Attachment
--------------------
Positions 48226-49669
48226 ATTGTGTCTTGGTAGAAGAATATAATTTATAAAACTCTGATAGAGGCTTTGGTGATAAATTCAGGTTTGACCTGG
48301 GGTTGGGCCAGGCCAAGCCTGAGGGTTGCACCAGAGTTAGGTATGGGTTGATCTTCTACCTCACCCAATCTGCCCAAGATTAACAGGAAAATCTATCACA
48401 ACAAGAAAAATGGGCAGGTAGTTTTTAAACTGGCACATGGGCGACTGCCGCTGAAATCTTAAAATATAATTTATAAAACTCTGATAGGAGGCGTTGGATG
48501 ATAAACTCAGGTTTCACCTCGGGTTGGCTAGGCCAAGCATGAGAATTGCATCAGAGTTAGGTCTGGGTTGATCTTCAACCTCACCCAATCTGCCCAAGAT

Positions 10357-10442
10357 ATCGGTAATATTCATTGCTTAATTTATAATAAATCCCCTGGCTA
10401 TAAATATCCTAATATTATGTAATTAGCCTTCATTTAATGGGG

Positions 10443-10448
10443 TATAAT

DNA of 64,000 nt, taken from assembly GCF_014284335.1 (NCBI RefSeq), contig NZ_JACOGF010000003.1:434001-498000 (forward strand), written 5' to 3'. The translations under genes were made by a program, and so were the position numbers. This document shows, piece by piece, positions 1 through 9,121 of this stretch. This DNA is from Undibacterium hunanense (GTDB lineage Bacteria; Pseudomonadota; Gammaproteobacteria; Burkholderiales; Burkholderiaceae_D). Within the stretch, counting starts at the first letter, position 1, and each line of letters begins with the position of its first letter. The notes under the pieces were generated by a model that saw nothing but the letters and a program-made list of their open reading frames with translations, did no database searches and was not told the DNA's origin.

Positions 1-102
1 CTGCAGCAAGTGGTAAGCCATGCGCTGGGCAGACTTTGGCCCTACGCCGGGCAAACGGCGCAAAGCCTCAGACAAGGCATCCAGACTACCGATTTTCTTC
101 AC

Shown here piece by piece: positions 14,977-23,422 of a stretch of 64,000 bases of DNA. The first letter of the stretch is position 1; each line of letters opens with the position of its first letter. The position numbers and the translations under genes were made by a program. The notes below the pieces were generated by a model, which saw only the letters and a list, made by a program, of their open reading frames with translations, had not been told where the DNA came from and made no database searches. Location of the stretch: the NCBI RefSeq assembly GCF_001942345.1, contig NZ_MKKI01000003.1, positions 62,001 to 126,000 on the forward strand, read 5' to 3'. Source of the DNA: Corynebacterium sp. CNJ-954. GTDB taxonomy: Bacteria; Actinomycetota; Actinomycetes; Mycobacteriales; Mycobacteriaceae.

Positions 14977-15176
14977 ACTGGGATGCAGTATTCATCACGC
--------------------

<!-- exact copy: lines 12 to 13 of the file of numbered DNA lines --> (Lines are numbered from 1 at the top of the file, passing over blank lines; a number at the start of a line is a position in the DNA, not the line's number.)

Positions 1-102
1 CTGCAGCAAGTGGTAAGCCATGCGCTGGGCAGACTTTGGCCCTACGCCGGGCAAACGGCGCAAAGCCTCAGACAAGGCATCCAGACTACCGATTTTCTTC